Taking the new Consumer Bankruptcy Model for a test drive: Means-testing real Chapter 7 debtors

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Culhane, Marianne B.
White, Michaela M.
Issue Date
1999
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Journal Article
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Several bills pending in Congress would apply means-testing to Chapter 7 debtors, requiring those with apparent ability to repay to be dismissed from Chapter 7, leaving Chapter 13 as their main route to a discharge. Chapter 13 would require repayment over 5 years to prebankruptcy creditors.|The authors applied one proposed means-testing formula to a sample of 1043 Chapter 7 cases from seven states across the country. They found that only 3.6% of the debtors emerged as "can-pays" who would be barred from Chapter 7, and that unsecured creditors could expect to collect much less from such debtors than industry-sponsored studies have claimed. Further, the paper shows how predictable avoidance behavior, such as increasing secured debt and/or charitable contributions, could further reduce the number of "can-pays." Thus, the paper casts doubt on the efficacy of imposing burdensome additional requirements on all Chapter 7 debtors in order to bar 3.6% of those debtors from that chapter.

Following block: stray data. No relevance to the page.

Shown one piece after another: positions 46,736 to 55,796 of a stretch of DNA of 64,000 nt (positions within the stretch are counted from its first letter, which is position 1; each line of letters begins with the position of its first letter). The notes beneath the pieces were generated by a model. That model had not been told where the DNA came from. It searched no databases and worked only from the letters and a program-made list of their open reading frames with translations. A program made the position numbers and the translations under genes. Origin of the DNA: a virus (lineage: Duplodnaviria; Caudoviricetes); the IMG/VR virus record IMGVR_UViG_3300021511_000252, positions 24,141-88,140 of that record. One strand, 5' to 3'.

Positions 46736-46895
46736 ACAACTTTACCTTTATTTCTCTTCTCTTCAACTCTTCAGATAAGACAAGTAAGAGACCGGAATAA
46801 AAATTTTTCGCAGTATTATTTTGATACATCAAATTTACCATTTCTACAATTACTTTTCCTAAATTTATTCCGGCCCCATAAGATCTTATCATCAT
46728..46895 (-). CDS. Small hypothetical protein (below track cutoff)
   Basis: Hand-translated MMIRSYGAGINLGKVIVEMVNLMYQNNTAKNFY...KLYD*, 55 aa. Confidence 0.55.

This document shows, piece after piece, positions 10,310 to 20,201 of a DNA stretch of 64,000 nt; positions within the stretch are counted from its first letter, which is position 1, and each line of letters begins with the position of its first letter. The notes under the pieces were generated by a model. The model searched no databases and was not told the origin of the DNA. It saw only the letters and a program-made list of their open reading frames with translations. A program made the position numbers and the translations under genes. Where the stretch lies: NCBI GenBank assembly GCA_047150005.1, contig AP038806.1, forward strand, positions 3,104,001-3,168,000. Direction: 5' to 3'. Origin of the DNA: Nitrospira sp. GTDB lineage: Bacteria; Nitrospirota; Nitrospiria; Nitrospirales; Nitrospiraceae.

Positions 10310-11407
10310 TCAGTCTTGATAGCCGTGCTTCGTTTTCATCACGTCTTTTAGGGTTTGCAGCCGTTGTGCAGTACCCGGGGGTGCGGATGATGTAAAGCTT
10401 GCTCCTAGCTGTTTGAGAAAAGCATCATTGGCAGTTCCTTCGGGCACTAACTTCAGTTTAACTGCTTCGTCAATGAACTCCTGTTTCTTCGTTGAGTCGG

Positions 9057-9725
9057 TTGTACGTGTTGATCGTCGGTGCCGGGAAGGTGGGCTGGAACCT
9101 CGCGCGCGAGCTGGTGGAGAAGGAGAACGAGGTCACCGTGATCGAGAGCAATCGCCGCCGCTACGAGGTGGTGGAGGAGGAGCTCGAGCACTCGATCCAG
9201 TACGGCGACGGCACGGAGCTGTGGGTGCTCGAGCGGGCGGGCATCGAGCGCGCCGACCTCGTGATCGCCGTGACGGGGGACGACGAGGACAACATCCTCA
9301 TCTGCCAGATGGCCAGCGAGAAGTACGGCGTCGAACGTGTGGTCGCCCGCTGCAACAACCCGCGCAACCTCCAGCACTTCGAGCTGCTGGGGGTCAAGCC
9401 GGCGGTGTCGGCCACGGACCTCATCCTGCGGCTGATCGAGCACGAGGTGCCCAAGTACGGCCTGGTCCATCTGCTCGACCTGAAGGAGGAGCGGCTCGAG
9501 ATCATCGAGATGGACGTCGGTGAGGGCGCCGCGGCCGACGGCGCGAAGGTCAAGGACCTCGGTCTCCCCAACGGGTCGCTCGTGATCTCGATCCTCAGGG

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Marianne B. Culhane & Michaele M. White, Taking the New Consumer Bankruptcy Model for a Test Drive: Means-Testing Real Chapter 7 Debtors, 7 Am. Bankr. Inst. L. Rev. 27 (1999), reprinted in part in Bankruptcy Anthology (Charles J. Tabb ed., 2002).
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1068-0861
1068-0861
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